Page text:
Eli Lilly created the monoclonal antibody (mAb) treatment alongside AbCellera, after the pair embarked on a multi-year partnership. The two companies prioritized work on a potential treatment against COVID-19.
According to the companies, researchers from Lilly, AbCellera and the Vaccine Research Center at the US National Institute of Allergy and infectious Diseases (NIAID) discovered the antibody in a blood sample taken from a patient who had recovered from COVID-19.
This breakthrough took place just three months ago and, yesterday, Lilly announced that the first patient had been dosed with the antibody in the US.
The results from the Phase I trial are expected by the end of this month, with a Phase II trial beginning should the treatment show potential.
David Skovronsky, chief scientific officer of Lilly Research Laboratories, noted in a statement that the company is already starting ‘large-scale manufacturing’ of LY-CoV555, the treatment candidate. Further than this, he stated that Lilly wants ‘several hundred thousand doses’ available by the end of 2020.
In terms of the treatment’s use, Lilly will investigate whether it can be used as both a treatment in hospitalized and non-hospitalized patients, as well as for administration in a preventative setting for ‘vulnerable patients’ who are not suitable candidates for vaccines.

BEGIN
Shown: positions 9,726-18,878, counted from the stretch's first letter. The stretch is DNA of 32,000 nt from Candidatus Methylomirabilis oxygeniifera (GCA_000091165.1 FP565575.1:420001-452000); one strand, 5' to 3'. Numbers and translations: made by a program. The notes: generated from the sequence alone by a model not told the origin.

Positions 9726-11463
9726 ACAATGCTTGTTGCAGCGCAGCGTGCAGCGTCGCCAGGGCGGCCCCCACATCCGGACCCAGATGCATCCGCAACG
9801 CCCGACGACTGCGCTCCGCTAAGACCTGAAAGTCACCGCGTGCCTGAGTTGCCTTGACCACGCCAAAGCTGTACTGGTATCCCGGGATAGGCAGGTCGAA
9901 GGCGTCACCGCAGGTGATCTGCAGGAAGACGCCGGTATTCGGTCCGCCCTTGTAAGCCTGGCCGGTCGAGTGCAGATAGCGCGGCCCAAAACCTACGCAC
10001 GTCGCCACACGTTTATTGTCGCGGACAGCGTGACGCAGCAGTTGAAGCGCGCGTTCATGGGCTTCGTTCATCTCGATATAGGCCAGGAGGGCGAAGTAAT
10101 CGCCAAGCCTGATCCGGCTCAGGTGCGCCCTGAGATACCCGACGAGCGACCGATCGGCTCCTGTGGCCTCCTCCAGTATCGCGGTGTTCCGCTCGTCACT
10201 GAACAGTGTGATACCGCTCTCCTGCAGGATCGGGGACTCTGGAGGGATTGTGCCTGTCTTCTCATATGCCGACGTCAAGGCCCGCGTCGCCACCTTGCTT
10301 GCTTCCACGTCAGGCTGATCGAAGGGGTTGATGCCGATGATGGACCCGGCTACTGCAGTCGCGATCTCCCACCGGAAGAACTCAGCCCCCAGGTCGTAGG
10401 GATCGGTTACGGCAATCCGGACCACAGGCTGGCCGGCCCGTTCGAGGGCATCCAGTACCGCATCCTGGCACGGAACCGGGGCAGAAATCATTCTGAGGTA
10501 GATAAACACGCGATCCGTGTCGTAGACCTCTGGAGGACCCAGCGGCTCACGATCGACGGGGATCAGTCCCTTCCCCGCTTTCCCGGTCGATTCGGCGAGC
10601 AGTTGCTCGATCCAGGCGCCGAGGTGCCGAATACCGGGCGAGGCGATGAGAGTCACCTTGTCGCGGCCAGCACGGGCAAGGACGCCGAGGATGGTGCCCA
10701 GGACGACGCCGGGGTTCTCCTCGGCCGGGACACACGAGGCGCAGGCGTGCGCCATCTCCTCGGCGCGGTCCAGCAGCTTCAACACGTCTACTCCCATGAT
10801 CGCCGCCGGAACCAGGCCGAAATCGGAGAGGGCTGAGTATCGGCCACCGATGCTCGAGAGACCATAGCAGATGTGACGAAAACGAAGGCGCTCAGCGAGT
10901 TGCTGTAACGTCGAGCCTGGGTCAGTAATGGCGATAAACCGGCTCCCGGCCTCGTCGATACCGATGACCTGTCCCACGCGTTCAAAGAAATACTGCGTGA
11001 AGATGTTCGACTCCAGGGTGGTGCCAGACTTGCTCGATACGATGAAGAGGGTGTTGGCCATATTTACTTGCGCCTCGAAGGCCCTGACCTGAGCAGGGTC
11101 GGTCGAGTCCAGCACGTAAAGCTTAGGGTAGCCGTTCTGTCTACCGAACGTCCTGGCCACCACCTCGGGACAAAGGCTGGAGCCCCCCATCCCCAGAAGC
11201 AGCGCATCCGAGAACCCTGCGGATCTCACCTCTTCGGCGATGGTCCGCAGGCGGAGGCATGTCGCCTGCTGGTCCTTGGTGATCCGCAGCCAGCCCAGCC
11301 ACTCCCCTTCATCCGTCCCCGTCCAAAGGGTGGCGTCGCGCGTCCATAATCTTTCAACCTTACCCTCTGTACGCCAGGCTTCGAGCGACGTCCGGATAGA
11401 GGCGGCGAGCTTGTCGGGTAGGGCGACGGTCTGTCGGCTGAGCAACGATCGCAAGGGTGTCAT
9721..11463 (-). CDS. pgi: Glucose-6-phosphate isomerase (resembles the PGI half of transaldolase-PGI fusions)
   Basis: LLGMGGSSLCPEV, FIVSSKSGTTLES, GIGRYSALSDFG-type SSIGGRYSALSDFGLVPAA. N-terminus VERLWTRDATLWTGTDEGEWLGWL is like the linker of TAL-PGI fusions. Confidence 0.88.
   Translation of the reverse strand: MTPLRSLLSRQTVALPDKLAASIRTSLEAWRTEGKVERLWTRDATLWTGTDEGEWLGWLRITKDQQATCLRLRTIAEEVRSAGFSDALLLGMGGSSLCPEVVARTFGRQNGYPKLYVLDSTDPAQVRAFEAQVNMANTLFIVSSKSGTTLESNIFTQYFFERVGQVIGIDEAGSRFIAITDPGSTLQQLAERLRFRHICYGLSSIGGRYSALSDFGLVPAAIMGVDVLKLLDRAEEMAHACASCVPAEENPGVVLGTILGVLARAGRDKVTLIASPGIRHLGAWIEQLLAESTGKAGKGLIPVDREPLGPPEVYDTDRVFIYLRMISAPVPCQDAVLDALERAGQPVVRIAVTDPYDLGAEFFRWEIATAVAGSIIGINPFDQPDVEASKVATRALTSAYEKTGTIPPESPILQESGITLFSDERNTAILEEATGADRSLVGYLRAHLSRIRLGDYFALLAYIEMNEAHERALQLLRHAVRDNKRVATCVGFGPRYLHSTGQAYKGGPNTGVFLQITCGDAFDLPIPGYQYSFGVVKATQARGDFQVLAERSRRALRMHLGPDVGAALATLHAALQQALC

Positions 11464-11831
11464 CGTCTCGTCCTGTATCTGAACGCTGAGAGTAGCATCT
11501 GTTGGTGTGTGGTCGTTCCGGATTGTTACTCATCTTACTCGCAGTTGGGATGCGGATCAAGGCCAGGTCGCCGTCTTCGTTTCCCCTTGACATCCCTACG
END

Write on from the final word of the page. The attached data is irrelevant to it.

At the moment, a significant portion of research and funding is going into developing a vaccine against the novel coronavirus, as this will provide a long-term solution to the pandemic.
However, any vaccine currently in development will likely take until the beginning of next year or longer to be administered widely, as a result there is a still a pressing need for a treatment to be an option, or even multiple viable treatments to counter mutations, for patients in need of immediate help.
Lilly is the first to reach the clinical trial stage for its treatment but there are additional treatments in the pipeline; as of the end of last month, BIO reported that there were approximately 202 treatments in development, though only 7% of these are specific to COVID-19.